But instead of designing back (to the West), Kenyan designers are putting gatekeepers across the world on notice. They feel that they need to create a product with global appeal: Fashion which stands out by its design, quality and art, rather than by where it comes from.
The designers in Not African Enough are (re)asserting creative freedoms for themselves. They want their creativity to speak for itself, and to the talent, process and hard work that go into it. For Anyango Mpinga:
“There’s a shift that’s happening with the new generation of African designers, because we’re creating products that have global appeal. Someone in New York, Seoul, Sydney or Paris could look at my dress and ask “Where’s that from?” It shouldn’t be obvious that a piece is from Africa just because it’s made from wax print.”
The conversation being amplified by Not African Enough is not about renouncing the wax-print aesthetic. On the contrary, this book highlights the reclamation of spaces in which the diversity of influences (including wax print fabric) within Kenya and the continent of Africa can be embraced and harnessed for innovation in fashion and design. The featured designers are ready to push boundaries, and are unapologetic about it. They are taking back the power to define what ‘African’ means to them. Between the book’s covers, there is a collective realisation that a continuous reconfiguration of identity and culture is what innovative fashion design needs to thrive anywhere, more so in Kenya.
Not African Enough transcends the limits and expectations implied by the ambiguity of categories such as ‘African fashion’ or ‘African design’. The book not only centres an important conversation, it also sets standards in unprecedented ways, and demonstrates that global opportunities will arrive to find Kenyan talent hard at work.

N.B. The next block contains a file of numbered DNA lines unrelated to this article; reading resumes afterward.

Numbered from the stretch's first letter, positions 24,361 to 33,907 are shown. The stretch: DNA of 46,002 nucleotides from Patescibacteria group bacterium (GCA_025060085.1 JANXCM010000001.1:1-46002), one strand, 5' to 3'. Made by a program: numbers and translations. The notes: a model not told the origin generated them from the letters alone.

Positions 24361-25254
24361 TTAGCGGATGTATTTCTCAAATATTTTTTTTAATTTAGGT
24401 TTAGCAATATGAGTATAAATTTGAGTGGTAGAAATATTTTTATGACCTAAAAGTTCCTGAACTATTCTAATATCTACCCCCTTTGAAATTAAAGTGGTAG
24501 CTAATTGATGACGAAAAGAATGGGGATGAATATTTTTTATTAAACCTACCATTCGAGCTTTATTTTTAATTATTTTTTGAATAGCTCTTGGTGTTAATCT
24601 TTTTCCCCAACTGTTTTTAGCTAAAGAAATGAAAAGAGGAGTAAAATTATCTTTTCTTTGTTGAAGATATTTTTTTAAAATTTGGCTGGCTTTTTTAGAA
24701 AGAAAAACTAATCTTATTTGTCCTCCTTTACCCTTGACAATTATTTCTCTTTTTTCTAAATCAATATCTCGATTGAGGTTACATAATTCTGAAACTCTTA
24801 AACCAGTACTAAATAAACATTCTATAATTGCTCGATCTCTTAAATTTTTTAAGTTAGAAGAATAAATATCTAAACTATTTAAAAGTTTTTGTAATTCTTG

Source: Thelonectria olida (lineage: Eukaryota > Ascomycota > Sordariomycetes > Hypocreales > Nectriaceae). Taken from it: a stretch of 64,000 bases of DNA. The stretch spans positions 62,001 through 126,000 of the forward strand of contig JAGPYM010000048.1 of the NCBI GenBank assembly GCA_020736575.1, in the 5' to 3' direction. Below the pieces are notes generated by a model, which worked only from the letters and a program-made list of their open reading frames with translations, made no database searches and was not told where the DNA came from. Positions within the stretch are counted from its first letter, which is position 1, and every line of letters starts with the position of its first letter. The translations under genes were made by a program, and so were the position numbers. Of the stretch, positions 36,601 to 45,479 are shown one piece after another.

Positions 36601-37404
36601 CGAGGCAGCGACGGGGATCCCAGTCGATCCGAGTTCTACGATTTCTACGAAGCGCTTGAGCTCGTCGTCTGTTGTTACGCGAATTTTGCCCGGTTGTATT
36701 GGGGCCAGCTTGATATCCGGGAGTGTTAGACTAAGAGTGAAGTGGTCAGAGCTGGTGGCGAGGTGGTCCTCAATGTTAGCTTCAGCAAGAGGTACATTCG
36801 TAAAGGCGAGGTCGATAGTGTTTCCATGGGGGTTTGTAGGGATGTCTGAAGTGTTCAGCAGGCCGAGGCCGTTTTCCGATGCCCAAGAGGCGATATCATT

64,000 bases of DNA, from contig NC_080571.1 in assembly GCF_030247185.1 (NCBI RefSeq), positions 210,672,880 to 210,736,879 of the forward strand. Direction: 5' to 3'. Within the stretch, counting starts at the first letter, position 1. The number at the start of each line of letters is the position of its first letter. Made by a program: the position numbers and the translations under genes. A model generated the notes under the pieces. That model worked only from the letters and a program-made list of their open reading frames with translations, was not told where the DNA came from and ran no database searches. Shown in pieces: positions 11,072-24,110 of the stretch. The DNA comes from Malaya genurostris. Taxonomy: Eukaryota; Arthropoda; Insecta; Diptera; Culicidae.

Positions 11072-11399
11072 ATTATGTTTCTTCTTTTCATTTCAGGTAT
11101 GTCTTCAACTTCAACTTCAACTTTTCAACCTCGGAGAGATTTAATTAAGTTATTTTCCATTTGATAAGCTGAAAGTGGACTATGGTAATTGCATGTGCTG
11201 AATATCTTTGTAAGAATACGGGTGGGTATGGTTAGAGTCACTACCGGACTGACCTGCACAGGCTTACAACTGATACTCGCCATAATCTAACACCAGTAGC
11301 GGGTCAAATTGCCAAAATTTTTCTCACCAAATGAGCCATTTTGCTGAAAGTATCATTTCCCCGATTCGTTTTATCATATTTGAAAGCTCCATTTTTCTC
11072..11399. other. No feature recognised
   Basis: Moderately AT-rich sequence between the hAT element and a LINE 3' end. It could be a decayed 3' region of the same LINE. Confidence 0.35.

The designers, models, stylists and photographers (inter alia) that participated in the creation of this book all live and work in Kenya. They are creating studios, publishing houses, casting agencies and policy frameworks as they go, and ‘reclaiming their time’ from a disengaged international fashion scene. This book is the ultimate celebration of their small-time aesthetic activism (my label, not theirs). Not African Enough set out to dismantle the ‘super-concept’ of Africa and its counter-productive role in contemporary fashion design thinking. Already, it has succeeded by leaps and bounds, but don’t take my word for it.
Not African Enough: A Fashion book by the NEST collective. 368 Pages. Hardcover. Available in two cover editions.
Featured designers in Not African Enough: Adele Dejak, Anyango Mpinga, Ami Doshi Shah, Ambica Shah, Katungulu Mwendwa, Munga, Kepha Maina, Ogake Mosomi, Namnyak Odupoy, Firyal Nur Al Hossain, Wambui Mukenyi e il duo M+K (Muqaddam Latif and Keith Macharia)
All images | The Nest Collective
Tell us about a project or news you would like to read on GRIOT. Write to firstname.lastname@example.org
Latest posts by Eric Otieno (see all)
- “May you live in interesting times” | What to expect at the 58th Venice Biennale of Art - May 7, 2019
- ‘Doing what they love’ | New documentary on Sudan’s music scene portrays a country in flux - April 3, 2019
- Blinky Bill | Kenya’s quirky music mastermind celebrates Nairobi in new video for ‘Mungu Halali’ - March 4, 2019
- Black History Month | Is #BHM nothing but a hashtag? - February 26, 2019
- The Black Speculative Arts Movement & Afrofuturism as an afrocentric, technocultural social philosophy - October 22, 2018